The past few days have been more hectic than usual as I’m transitioning into a new job. Which of course means I’m introducing myself and having the “why are you in Chile, lost little gringa?” conversation with everyone I meet. As you may know, my story starts with a study abroad adventure back in 2005.
That worked out pretty well for me, considering I got a husband out of the deal, not to mention a dog and and all around good life. Score one for studying abroad!
I realize, however, that my situation may be atypical (although you wouldn’t know it to talk to many of the gringos here in Chile). A more average experience tends to focus on language skills and travel opportunities, both of which are of course solid, valuable reasons to spend some time studying in another country. But those aren’t the only things you learn when you ship off to the other side of the world.
Much like being an expat, studying abroad gets you good at making mistakes. And that’s a great skill to have! There’s nothing like becoming comfortable having no clue how to express yourself, saying the wrong thing when you DO manage to get a word out and getting lost every time you leave the house. Because once you’re ok with all of that, you can handle a little thing like a job interview or a meeting with new colleagues in an industry you know absolutely nothing about without breaking a sweat. Not that I have done either of those recently, of course.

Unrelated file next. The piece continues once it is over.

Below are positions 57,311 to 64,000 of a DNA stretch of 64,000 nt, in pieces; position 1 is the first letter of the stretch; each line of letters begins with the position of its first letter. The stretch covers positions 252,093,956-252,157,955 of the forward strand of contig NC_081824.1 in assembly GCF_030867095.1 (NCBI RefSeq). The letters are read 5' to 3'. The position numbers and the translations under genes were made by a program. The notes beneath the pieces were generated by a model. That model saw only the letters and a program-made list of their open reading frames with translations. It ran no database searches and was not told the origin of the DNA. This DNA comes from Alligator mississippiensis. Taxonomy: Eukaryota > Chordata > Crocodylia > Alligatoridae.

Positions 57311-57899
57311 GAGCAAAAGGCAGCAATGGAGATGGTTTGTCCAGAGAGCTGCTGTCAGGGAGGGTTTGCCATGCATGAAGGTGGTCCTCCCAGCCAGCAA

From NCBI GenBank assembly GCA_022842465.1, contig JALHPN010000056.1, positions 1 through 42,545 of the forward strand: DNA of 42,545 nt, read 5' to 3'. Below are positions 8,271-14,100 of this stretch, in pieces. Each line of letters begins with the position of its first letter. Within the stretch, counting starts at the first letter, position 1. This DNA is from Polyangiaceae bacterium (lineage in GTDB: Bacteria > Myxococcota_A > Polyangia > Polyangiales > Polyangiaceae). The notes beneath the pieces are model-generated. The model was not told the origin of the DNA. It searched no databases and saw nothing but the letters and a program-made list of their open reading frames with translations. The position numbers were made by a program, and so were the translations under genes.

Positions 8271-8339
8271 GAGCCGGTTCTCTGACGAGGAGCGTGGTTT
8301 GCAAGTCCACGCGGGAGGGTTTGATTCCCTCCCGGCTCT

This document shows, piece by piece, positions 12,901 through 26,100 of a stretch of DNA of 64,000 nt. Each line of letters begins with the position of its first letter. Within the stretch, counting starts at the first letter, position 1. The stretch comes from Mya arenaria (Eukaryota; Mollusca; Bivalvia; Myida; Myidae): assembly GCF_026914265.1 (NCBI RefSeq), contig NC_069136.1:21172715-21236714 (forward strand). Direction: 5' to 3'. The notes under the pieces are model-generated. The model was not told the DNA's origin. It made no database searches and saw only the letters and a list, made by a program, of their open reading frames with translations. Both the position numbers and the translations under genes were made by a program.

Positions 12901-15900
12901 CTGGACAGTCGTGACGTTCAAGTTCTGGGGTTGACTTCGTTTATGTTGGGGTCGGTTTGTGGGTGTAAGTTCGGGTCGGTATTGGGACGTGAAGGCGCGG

Plus, let’s not forget that what felt at the time like hanging out at the local bar and traipsing around a new city can be repackaged on your resume. We call these skills “cultural awareness” and “international experience.” It’s not all good self- marketing though. It really does come in handy to realize that people around the world handle social and business situations differently. Even if you don’t know a particular culture’s customs, hopefully your time abroad will have taught you how to hang back and watch the locals for cues.
And por supuesto, if you are studying in a country where they speak a different language, then the language side of things is key. So for the love of god, please take advantage of the chance to learn rather than hiding in an expat bubble! It may be the most obvious of study abroad advantages, but it’s one that bears repeating. Because all that traveling and visiting of local bars felt cooler once I started doing it en español.
This post brought to you by Kaplan International Colleges.